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Unroll.me is owned by analytics outfit Slice Intelligence, and the site began life in 2011 with a fairly useful function. Its software crawls through your email inbox, noting which services and alerts you have signed up for. You can unsubscribe from the stuff you don’t want, and shift all those regular emails you do want into a digest, sent once a day.

It’s a way of tidying up and organizing all those notifications from your bank, newsletters, and so on. It’s also free to use, and it accesses your email account, and so obviously it sells anonymized summaries of your messages to anyone with a checkbook.

Over the weekend, it emerged Uber had, at times, played fast and loose with people’s privacy. At one point, it was buying anonymized summaries of people’s emails from Unroll.me, allowing the ride-hailing app maker to, for instance, figure out how many folks were using rival Lyft based on their emailed receipts.
We’re ‘heartbroken’ we got caught selling your email records to Uber, says Unroll.me boss
Not sorry we did it – just sorry you’re pissed off
tears

Jojo Hedaya, the CEO of email summarizer Unroll.me, has apologized to his users for not telling them clearly enough that they are the product, not his website.

Unroll.me is owned by analytics outfit Slice Intelligence, and the site began life in 2011 with a fairly useful function. Its software crawls through your email inbox, noting which services and alerts you have signed up for. You can unsubscribe from the stuff you don’t want, and shift all those regular emails you do want into a digest, sent once a day.

It’s a way of tidying up and organizing all those notifications from your bank, newsletters, and so on. It’s also free to use, and it accesses your email account, and so obviously it sells anonymized summaries of your messages to anyone with a checkbook.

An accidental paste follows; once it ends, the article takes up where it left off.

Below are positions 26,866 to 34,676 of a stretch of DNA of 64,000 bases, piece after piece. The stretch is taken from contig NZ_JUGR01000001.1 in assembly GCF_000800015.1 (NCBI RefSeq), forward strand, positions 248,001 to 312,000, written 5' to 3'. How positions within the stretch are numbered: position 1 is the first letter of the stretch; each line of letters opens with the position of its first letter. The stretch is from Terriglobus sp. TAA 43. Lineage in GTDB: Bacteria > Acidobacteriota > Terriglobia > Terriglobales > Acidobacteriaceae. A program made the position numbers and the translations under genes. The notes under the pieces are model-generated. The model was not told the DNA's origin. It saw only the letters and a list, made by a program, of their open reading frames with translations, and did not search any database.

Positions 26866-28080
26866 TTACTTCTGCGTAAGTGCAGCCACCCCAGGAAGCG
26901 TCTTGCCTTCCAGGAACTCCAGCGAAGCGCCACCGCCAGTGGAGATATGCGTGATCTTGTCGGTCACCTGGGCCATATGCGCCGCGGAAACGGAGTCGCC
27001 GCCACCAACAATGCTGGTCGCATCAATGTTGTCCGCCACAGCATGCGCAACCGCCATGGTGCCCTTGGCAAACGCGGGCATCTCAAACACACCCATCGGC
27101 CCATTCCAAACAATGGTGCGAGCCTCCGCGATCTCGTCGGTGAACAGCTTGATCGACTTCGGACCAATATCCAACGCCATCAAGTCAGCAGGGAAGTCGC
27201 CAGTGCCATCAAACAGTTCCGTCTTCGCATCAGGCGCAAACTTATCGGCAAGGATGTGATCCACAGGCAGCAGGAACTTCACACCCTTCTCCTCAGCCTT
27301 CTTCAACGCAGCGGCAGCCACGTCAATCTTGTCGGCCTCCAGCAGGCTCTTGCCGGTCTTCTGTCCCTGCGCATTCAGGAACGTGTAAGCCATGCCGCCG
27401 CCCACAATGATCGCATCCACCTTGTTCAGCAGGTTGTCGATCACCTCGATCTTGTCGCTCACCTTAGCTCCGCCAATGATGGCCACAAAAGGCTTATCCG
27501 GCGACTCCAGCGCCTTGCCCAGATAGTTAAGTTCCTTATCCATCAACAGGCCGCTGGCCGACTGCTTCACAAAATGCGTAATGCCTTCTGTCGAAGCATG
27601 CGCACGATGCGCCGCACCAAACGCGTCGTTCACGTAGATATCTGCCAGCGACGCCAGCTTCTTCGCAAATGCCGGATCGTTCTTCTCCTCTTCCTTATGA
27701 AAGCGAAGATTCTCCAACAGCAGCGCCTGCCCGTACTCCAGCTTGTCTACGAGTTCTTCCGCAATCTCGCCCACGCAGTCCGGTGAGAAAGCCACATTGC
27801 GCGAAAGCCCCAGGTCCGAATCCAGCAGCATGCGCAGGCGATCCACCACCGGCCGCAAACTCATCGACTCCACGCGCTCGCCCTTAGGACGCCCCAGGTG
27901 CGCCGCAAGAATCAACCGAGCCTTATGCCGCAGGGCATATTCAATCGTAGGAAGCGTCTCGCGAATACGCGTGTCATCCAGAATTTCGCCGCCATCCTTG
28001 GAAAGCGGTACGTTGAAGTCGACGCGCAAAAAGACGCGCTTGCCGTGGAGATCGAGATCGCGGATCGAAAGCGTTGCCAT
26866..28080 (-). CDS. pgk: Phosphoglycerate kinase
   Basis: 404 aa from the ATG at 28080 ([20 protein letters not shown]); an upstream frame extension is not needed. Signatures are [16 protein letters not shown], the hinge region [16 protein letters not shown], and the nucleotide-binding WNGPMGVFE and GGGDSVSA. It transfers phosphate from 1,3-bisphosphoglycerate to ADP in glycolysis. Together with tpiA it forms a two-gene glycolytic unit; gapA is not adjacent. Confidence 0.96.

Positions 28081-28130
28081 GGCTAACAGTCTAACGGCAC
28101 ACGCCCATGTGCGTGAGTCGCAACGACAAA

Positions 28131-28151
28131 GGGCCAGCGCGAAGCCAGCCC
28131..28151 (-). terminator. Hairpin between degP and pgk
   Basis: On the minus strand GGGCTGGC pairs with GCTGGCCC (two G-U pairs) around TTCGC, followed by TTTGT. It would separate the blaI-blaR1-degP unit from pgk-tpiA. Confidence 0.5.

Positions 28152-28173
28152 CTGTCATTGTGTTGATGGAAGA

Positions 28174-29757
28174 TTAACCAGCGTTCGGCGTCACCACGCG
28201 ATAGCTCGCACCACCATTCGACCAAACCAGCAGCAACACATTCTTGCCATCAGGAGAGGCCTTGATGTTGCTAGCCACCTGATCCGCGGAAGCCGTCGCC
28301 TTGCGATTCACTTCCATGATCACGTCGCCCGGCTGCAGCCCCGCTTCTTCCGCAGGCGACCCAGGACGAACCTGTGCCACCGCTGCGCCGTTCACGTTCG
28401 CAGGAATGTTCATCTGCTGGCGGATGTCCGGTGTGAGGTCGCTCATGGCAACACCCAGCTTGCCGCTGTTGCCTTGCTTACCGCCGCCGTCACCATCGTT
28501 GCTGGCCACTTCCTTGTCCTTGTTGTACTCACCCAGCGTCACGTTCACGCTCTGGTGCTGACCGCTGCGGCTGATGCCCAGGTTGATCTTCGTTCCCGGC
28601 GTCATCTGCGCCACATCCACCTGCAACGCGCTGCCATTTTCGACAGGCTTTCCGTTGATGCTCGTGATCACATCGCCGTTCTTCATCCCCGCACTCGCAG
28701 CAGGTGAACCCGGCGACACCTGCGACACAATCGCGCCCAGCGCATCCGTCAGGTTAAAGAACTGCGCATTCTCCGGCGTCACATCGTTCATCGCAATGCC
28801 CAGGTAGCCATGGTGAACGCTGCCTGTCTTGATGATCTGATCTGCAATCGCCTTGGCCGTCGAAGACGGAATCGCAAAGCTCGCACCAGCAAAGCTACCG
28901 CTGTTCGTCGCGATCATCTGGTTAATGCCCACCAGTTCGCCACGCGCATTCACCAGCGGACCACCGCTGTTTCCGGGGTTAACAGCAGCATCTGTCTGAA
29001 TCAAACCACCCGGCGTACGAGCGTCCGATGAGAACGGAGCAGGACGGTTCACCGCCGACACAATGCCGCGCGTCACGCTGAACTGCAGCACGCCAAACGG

Over the weekend, it emerged Uber had, at times, played fast and loose with people’s privacy. At one point, it was buying anonymized summaries of people’s emails from Unroll.me, allowing the ride-hailing app maker to, for instance, figure out how many folks were using rival Lyft based on their emailed receipts.

Not a great look. So in a blog post Sunday, Hedaya apologized – not for actually selling off the contents of users’ inboxes, but for upsetting people when they found out.

“Our users are the heart of our company and service. So it was heartbreaking to see that some of our users were upset to learn about how we monetize our free service,” he said. “And while we try our best to be open about our business model, recent customer feedback tells me we weren’t explicit enough.”

Hedaya didn’t apologize for selling the data, which he said was all legitimate and above board. If users had bothered to go through the 5,000 words that make up the app’s terms & conditions and privacy policy, they would have seen the legalese that allows such practices

Ah Bullshit. 5000 Word legal beagle stuff no reads. But the point is that “you are the product”. Anybody foolish enough to use a free service to mine their emails is just plane stupid.